I forgot to add, here's some good news. Julie holding her new great-great grandson. She was happy, happy, happy![...]
My apologies for being remiss in posting Julie's progress lately, but we've experienced a few bumps in he road, and things have been a bit hectic for a while. Due to a bout of extreme weakness, we had to make another trip to the emergency room, where Julie received a unit of blood to get her back on her feet. And we've had continuous doctors' appointments for the last couple of weeks. In my last post I had reported that Julie's latest scan had shown some shrinkage in her tumor, and we had hoped that her following treatments would achieve the same results. Unfortunately, that did not happen. Her following scan showed that the tumor was no longer shrinking, demonstrating that the treatments were no longer being effective. Molecular profiling confirmed that her cancer is chemo-insensitive, which meant that we could not continue the treatment plan that we had mapped out. We have decided to to enter a relatively new trial that will use a different combination of drugs to treat the cancer. The treatments will be every three weeks, with daily oral meds in between treatments, and her being closely monitored during the treatment plan. She had the first of four treatments yesterday, so we've stayed in town today to be sure that she did not experience any unexpected side effects (she hasn't). Not having been home in weeks, we plan to head that way tomorrow. It will be good to get back into our own house, and get caught up on the things that need to be done there.[...]
Pretty good-looking for a gal with no hair! She does have her wigs, hats, and caps, but today was a head-scarf day!
Some good news to report. Yesterday, we went in for Julie's scan, doctor's visit, and her next chemo treatment. The scan indicated that the chemotherapy treatments are doing some good. The treatments have shrunk her breast tumor significantly. Great! Wonderful! That means that we can continue her current treatment plan, rather than have to move to another plan, or to a trial, and hope that her current treatments continue to be effective (sometime treatments lose their effectiveness after a while). We still have a very long way to go, but this is a very positive first step on this journey.[...]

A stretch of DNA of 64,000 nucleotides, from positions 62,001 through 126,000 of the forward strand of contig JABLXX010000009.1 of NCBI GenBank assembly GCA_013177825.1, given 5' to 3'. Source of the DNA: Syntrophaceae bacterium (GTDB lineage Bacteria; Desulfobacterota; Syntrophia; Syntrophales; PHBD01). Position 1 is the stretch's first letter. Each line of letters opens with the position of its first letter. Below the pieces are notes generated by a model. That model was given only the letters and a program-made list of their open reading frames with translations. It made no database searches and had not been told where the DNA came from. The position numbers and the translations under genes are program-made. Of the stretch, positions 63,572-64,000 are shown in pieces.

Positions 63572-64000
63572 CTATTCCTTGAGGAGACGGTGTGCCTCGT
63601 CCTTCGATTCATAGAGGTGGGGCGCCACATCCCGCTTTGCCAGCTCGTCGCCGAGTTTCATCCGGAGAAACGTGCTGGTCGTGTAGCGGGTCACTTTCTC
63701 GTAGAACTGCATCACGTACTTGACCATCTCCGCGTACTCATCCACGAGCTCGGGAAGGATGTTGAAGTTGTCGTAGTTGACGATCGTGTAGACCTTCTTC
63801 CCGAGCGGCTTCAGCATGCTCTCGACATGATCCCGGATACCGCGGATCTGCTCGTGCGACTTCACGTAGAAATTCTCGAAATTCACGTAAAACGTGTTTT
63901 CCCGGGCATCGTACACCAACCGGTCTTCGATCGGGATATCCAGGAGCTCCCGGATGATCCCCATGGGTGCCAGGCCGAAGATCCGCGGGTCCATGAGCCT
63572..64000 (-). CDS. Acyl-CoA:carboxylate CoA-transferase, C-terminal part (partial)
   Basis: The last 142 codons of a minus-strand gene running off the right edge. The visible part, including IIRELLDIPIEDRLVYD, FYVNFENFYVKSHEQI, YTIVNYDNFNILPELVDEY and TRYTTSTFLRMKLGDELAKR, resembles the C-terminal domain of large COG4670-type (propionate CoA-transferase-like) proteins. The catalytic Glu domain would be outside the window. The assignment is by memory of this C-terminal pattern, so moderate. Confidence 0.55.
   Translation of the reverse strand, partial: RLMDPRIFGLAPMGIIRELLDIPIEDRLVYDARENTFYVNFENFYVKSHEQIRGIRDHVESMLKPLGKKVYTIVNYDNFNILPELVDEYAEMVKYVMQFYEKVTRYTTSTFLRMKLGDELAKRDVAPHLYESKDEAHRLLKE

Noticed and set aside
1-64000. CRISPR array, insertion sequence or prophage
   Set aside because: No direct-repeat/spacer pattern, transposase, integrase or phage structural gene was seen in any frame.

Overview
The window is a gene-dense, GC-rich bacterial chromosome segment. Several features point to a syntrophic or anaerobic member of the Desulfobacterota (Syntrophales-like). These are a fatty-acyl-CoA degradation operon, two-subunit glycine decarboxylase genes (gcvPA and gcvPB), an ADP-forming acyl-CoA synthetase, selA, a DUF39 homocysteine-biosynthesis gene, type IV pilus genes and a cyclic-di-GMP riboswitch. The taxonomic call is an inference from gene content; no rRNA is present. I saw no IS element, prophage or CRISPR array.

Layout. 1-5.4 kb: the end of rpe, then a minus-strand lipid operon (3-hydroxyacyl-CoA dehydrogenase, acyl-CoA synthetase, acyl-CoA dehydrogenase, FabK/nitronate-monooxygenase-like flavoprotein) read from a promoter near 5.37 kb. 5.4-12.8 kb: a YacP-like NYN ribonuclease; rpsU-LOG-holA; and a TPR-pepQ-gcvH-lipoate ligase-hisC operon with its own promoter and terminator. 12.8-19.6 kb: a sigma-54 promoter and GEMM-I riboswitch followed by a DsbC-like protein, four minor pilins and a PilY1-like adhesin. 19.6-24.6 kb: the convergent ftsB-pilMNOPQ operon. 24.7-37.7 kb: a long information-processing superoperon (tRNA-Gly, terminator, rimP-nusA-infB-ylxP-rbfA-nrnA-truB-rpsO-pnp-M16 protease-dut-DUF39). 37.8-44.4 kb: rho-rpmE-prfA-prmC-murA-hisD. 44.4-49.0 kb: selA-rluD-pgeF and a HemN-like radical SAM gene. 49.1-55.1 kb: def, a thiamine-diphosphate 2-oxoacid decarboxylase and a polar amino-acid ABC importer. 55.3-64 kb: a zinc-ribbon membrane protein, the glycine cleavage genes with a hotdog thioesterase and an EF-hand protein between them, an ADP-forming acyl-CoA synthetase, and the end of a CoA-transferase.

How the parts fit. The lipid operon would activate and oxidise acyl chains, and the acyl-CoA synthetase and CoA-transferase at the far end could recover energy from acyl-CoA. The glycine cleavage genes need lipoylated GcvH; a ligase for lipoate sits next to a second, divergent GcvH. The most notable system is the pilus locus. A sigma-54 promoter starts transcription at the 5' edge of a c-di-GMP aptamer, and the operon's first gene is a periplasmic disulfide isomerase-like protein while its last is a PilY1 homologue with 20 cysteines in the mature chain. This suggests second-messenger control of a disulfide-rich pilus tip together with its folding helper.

Well, Julie certainly did enjoy her week back home. Fortunately, she did not have the same bad reaction to her second treatment as she did with her first, the one that put her in the emergency room, so we were able to make it through the week with no major problems. We are now back in Houston preparing for a scan, visits to her doctors, and her next chemo treatment, scheduled for next week. The results of the scan will determine our path forward with her treatment. She is feeling reasonably well, just trying to manage the various side effects of the chemo. Thank you all for your thoughts and well-wishes.[...]
Julie couldn't stand being away from home any longer, so she insisted that we drive home this past Thursday, just two days after her second chemo treatment. This is Saturday morning, and except for a bit of fatigue, she has been feeling good since we got home. I believe a lot of it is just because she's so happy to be back in her house (and this great weather!). Six or seven days after her first treatment, she got sick enough for me to take her to the emergency room. Her doctor reduced her dosage a bit for this second treatment, in an attempt to avoid a recurrence. We haven't reached our sixth or seventh day after this treatment yet, but we'll just hope for the best, and enjoy the days that she does feel good.[...]
This first entry has to be a bit long to get the folks that have been unaware of our situation up to date. I will start at the beginning;
Because Julie has always been at high risk for breast cancer, for years we have been going to M.D. Anderson every six months for exams. On our most recent visit on August 3rd, her MRI detected a mass in her right breast. A biopsy confirmed it to be malignant. It turns out to be metaplastic, a very rare form of breast cancer, representing less than 1% of all breast cancers. Unfortunately, this type of cancer tends to be chemo-resistant, and is very challenging to treat. Her current treatment plan is to have chemotherapy for a fairly long time, before any surgery is scheduled. Those plans could always change.[...]